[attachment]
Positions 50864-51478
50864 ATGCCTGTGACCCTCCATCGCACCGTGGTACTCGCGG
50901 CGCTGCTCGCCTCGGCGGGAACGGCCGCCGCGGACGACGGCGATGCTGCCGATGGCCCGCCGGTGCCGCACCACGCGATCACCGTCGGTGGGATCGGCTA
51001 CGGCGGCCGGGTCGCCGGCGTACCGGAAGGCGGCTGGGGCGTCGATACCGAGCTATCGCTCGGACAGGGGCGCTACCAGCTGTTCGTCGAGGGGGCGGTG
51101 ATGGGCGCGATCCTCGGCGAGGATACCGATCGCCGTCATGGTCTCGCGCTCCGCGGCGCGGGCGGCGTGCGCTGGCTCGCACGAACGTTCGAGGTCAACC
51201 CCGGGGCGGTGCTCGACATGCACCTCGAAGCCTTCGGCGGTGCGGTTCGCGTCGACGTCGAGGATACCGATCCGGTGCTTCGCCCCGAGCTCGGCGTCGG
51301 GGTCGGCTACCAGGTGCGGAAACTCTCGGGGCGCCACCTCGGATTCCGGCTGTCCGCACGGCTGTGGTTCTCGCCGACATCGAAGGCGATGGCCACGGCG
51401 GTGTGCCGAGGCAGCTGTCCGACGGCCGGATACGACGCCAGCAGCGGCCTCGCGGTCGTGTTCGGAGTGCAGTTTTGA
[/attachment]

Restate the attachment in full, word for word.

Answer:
Positions 50864-51478
50864 ATGCCTGTGACCCTCCATCGCACCGTGGTACTCGCGG
50901 CGCTGCTCGCCTCGGCGGGAACGGCCGCCGCGGACGACGGCGATGCTGCCGATGGCCCGCCGGTGCCGCACCACGCGATCACCGTCGGTGGGATCGGCTA
51001 CGGCGGCCGGGTCGCCGGCGTACCGGAAGGCGGCTGGGGCGTCGATACCGAGCTATCGCTCGGACAGGGGCGCTACCAGCTGTTCGTCGAGGGGGCGGTG
51101 ATGGGCGCGATCCTCGGCGAGGATACCGATCGCCGTCATGGTCTCGCGCTCCGCGGCGCGGGCGGCGTGCGCTGGCTCGCACGAACGTTCGAGGTCAACC
51201 CCGGGGCGGTGCTCGACATGCACCTCGAAGCCTTCGGCGGTGCGGTTCGCGTCGACGTCGAGGATACCGATCCGGTGCTTCGCCCCGAGCTCGGCGTCGG
51301 GGTCGGCTACCAGGTGCGGAAACTCTCGGGGCGCCACCTCGGATTCCGGCTGTCCGCACGGCTGTGGTTCTCGCCGACATCGAAGGCGATGGCCACGGCG
51401 GTGTGCCGAGGCAGCTGTCCGACGGCCGGATACGACGCCAGCAGCGGCCTCGCGGTCGTGTTCGGAGTGCAGTTTTGA